Get Out of the Van: thelastplaceyoulook Celebrates a Huge 2012
Last time Rocks Off caught up with the guys in thelastplaceyoulook, they were trying to get a new van. Like any other automotive purchase, the van wasn't going to be cheap so they turned to Kickstarter. That turned out to be a smart, albeit controversial, choice.
Some $10,000 later, the band got their new ride and hit the road, all without lead singer Justin Nava having to shave off his trademark beard. (For a $10,000 pledge, he was willing to shave and mail it off.)
Flash-forward a few months to tonight, where the group finds themselves at Warehouse Live for what is their largest headlining show to date. Not only are they celebrating the holidays, not to mention the end of the world, but they're also celebrating their first new release in four years.
With new music and a black and white van dubbed "Cha-mu," 2012 has been quite the year for thelastplaceyoulook. Rocks Off talked with Nava about the year that was.
Rocks Off: Kickstarter is a hot-button issue in certain music circles. Having gone through the process, how did using the site work out for you?
Justin Nava: Kickstarter is great! The whole idea of D.I.Y. is not "stay broke" but "be a worthwhile artist that has made a difference with enough fans to have them willingly support you." We didn't hold a gun to anyone's head; if they cared about the band and wanted to help and had the means, they did.
We raised about $10,600, and all of that went to help with the down payment of our new van. We left town for a six-week tour with about a thousand bucks, so we had to earn every merch sale and every fan by busting our ass.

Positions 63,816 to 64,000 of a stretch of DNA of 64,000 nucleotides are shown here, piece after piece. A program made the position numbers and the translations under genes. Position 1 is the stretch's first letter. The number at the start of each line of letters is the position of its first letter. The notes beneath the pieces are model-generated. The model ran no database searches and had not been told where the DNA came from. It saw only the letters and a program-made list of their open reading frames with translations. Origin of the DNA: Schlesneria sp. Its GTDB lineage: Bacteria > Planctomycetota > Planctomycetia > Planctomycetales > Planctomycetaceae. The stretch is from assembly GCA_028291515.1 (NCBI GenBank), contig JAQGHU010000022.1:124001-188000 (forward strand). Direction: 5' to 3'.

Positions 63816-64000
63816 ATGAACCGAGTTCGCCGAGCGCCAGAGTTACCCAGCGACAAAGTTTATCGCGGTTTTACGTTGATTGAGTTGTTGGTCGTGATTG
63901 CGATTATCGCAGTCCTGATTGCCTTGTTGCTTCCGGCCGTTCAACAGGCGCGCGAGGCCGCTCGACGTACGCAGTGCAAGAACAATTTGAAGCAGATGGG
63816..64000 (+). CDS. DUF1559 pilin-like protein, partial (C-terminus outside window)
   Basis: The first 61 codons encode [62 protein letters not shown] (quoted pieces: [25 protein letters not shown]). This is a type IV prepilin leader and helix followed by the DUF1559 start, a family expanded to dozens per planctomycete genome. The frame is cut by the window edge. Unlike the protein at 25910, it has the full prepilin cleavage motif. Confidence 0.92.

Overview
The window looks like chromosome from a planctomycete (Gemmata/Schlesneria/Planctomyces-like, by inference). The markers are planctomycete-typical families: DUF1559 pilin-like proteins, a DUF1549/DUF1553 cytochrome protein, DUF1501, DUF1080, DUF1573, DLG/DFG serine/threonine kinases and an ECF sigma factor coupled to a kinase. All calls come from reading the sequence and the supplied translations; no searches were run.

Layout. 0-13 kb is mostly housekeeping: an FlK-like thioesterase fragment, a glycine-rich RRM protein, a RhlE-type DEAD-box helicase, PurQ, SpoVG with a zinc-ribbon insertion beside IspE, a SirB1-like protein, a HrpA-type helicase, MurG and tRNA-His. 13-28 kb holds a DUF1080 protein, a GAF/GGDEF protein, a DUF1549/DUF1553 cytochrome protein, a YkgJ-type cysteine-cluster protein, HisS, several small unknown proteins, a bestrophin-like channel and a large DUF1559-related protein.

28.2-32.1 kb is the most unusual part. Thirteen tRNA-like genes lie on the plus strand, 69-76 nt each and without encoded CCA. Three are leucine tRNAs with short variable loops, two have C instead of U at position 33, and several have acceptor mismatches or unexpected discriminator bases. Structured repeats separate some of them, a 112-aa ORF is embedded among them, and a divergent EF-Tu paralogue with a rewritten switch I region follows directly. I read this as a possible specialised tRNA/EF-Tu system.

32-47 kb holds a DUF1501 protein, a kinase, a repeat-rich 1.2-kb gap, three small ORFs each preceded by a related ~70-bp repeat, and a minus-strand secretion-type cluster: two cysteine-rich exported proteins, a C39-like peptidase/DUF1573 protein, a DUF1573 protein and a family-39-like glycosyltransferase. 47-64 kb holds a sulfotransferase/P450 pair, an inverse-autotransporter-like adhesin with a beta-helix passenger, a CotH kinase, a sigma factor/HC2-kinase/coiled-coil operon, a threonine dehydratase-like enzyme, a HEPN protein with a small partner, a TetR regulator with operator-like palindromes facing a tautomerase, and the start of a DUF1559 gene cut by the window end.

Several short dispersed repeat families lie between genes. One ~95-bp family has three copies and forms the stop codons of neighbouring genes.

And it worked. We sold close to 1,800 CDs and about 300 shirts. Most importantly we made tons of fans everywhere we went. We know we were really fortunate to have it as our first major tour experience.
RO: Your fans funded your Kickstarter and your holiday show is your biggest to date. How do you keep the fanbase energized considering the fact you haven't had a new release in four years?
JN: Connection. Make an actual emotional connection with someone in their life, not a flash-in-the-pan single or en vogue genre. No matter what style you play, give your fans something they can take home and internalize. Talk to them. Friend'em on Facebook. Randomly ask them how their day was and mean it. I guess it's just being a human being.
Also, the level of production we bring to a show most bands don't bother to do on a local level. Between custom lighting we programmed ourselves, added props onstage, snow machines, cryo cannons, etc., we try to create lasting experiences that people will not forget.